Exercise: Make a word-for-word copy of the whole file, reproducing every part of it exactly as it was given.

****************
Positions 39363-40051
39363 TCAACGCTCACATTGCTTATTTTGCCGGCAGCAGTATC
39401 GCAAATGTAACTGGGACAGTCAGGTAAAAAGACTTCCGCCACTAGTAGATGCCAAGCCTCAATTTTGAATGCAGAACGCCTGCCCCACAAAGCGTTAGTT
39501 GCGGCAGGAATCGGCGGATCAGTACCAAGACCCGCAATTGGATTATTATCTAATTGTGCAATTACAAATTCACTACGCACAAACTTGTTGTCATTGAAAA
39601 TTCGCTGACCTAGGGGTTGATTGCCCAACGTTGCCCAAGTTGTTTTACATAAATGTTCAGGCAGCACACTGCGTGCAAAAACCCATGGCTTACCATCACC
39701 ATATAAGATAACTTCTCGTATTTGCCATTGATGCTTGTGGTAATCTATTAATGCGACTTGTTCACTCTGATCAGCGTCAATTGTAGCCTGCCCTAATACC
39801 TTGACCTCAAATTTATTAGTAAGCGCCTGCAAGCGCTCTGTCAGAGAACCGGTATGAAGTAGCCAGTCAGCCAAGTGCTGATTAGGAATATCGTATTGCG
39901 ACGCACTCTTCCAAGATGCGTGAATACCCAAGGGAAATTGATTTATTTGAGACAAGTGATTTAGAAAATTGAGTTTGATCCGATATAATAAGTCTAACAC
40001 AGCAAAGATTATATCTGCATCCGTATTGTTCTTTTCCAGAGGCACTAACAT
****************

Positions 39363-40051
39363 TCAACGCTCACATTGCTTATTTTGCCGGCAGCAGTATC
39401 GCAAATGTAACTGGGACAGTCAGGTAAAAAGACTTCCGCCACTAGTAGATGCCAAGCCTCAATTTTGAATGCAGAACGCCTGCCCCACAAAGCGTTAGTT
39501 GCGGCAGGAATCGGCGGATCAGTACCAAGACCCGCAATTGGATTATTATCTAATTGTGCAATTACAAATTCACTACGCACAAACTTGTTGTCATTGAAAA
39601 TTCGCTGACCTAGGGGTTGATTGCCCAACGTTGCCCAAGTTGTTTTACATAAATGTTCAGGCAGCACACTGCGTGCAAAAACCCATGGCTTACCATCACC
39701 ATATAAGATAACTTCTCGTATTTGCCATTGATGCTTGTGGTAATCTATTAATGCGACTTGTTCACTCTGATCAGCGTCAATTGTAGCCTGCCCTAATACC
39801 TTGACCTCAAATTTATTAGTAAGCGCCTGCAAGCGCTCTGTCAGAGAACCGGTATGAAGTAGCCAGTCAGCCAAGTGCTGATTAGGAATATCGTATTGCG
39901 ACGCACTCTTCCAAGATGCGTGAATACCCAAGGGAAATTGATTTATTTGAGACAAGTGATTTAGAAAATTGAGTTTGATCCGATATAATAAGTCTAACAC
40001 AGCAAAGATTATATCTGCATCCGTATTGTTCTTTTCCAGAGGCACTAACAT